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National and Global, United States

Tuesday, September 15, 2009

Technology Commercialization

One thing that has always amazed me is the amount of truly exquisite emerging technologies that are out there. From universities to corporate enterprise to private investors, there seems always to be a market for innovation, even in recession. That's good news!

So let's define it:

Technology commercialization is the process of transforming innovative technologies developed by universities, companies and inventors into commercially viable products and services that are in market demand. This would include world-class universities, corporations, and federal and private research centers as well as scientists, inventors and entrepreneurs that develop the technologies to meet real market needs.

Technology commercialization brings innovative new technology solutions to the market to fulfill the needs and demands of the consumer. One of the areas I have concentrated upon is in identifying customer's needs and actively seek out the technology solution that provides the answer to that need.

So in that sphere of influence, I've completed technology commercialization projects for such concerns as Lockheed-Martin, GE Aerospace, Ball Aerospace, Marconi, Digital Equipment Corporation, Sumitomo Group, ETC Technologies, Globecomm, and EMS Technologies (Scientific Atlanta). Most were in the commercialization of advanced visualization, simulation, and 64-bit computing. In this, I identified markets, the products, established the brand, did some capital sourcing, and illustrated the market 'roll out' for that technology. Interesting stuff.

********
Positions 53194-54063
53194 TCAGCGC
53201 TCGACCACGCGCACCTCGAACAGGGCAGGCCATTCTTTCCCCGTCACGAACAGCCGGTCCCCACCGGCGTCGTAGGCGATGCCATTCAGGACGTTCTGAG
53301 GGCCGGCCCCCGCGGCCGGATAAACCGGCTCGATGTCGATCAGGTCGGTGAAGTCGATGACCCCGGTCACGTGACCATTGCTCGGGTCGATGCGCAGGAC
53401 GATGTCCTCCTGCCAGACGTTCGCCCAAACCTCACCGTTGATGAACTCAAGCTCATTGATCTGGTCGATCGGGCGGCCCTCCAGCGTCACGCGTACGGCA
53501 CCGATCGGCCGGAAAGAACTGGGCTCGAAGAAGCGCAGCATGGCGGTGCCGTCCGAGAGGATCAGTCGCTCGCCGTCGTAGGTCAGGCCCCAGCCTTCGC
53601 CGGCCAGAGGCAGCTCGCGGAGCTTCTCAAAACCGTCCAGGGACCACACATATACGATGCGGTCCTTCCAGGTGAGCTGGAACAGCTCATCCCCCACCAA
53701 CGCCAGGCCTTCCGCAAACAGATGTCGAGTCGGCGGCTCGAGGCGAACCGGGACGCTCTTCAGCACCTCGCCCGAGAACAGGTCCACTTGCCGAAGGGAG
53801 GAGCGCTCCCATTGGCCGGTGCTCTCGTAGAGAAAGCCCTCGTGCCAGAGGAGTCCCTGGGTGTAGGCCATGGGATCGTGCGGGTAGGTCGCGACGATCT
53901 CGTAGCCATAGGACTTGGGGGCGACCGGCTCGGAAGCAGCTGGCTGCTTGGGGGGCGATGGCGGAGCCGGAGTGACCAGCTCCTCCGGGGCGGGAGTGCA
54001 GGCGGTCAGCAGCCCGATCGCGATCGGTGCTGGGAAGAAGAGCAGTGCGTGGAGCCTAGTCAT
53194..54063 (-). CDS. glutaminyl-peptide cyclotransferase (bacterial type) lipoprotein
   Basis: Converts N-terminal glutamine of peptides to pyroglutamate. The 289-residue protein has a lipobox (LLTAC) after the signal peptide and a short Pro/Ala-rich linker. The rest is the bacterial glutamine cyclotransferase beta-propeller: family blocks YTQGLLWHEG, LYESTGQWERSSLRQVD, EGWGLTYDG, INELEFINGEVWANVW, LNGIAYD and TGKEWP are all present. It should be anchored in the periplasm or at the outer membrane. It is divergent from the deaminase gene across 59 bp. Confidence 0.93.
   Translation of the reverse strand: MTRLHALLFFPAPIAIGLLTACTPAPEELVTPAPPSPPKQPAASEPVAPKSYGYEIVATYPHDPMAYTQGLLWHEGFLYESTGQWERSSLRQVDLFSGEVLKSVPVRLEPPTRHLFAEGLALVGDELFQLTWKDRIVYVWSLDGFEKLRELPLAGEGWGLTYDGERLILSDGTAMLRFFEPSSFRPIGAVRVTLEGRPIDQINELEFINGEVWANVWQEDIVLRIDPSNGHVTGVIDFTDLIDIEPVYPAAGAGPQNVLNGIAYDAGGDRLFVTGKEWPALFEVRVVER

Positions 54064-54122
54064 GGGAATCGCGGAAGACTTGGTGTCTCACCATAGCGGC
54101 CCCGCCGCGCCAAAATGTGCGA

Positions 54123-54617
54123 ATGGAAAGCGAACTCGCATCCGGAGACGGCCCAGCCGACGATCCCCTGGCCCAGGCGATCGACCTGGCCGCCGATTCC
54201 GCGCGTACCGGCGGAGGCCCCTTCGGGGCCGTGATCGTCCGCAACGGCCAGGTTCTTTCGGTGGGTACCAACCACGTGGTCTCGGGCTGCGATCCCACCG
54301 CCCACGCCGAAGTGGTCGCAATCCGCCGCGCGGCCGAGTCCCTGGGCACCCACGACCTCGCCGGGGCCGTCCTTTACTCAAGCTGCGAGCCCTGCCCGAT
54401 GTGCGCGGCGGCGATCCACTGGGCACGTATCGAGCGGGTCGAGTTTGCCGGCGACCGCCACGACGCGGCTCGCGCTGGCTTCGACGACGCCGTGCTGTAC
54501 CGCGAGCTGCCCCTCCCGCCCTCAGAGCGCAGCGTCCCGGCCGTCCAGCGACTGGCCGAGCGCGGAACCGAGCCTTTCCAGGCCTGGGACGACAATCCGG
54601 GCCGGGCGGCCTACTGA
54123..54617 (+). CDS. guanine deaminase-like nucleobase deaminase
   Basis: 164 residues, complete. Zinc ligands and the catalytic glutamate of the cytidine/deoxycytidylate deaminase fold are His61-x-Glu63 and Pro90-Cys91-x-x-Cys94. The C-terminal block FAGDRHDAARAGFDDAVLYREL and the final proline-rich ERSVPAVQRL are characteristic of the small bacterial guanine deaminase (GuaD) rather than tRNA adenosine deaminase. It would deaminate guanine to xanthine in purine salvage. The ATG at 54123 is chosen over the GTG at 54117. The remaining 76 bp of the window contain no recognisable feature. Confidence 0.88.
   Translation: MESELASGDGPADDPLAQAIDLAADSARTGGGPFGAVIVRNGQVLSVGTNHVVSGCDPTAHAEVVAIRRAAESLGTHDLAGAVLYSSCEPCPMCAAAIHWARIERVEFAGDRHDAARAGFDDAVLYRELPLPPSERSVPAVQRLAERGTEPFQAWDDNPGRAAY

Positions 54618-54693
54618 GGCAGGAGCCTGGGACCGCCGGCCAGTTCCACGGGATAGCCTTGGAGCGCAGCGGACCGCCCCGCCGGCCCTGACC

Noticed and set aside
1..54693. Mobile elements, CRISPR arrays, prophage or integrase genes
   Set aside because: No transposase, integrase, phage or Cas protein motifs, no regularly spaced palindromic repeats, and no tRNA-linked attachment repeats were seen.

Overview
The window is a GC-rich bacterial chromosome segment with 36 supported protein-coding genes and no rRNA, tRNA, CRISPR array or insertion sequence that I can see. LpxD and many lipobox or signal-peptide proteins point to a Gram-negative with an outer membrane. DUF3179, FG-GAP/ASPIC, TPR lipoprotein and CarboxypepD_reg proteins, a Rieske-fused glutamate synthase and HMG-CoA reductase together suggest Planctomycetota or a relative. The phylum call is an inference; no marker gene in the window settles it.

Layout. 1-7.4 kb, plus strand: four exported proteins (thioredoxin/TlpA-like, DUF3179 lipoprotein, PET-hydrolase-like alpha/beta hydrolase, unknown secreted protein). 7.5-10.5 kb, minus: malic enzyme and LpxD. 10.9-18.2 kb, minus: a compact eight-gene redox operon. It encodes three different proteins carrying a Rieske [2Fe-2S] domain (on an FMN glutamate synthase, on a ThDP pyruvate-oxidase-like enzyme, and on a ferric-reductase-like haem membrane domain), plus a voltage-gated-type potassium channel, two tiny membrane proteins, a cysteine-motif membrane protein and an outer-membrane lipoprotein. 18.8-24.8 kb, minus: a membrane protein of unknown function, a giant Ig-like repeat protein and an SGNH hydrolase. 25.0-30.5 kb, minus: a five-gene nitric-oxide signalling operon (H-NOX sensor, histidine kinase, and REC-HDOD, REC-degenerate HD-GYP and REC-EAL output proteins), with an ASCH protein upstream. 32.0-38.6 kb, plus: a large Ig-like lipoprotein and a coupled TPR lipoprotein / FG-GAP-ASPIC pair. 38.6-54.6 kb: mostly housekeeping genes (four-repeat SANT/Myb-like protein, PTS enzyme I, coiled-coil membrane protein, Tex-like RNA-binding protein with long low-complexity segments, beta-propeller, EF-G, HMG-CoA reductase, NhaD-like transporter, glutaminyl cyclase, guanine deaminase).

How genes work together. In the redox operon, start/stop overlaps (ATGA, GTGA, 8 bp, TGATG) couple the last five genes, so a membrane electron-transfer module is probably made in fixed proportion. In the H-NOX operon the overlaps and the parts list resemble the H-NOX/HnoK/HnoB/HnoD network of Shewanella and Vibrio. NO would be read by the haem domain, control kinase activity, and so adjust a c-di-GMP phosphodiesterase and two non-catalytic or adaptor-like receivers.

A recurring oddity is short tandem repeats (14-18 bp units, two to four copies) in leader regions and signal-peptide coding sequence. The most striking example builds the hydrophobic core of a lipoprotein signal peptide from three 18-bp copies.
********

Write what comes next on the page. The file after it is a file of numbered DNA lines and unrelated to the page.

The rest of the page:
What I also found is that technology does not lead, as most would assume. What leads to getting innovation to market is strategic marketing.Thinking beyond the technology itself. Branding if you will. In all forms, both digital and traditional.

Take IPTV for instance. IPTV is a new player that will transform the way in which consumer watch TV. More importantly, it will change how they interact with their computer, which will become the TV of the future. With that in mind, getting IPTV to market is a challenge. There's the infrastructure development as well as acquiring consumer acceptance of the technology, as well as the associated costs.

Nevertheless I keep one thing in mind: “Once a new technology rolls over you, if you're not part of the steamroller, you're part of the road.” Currently, I am not, nor intend to be, 'road kill'.

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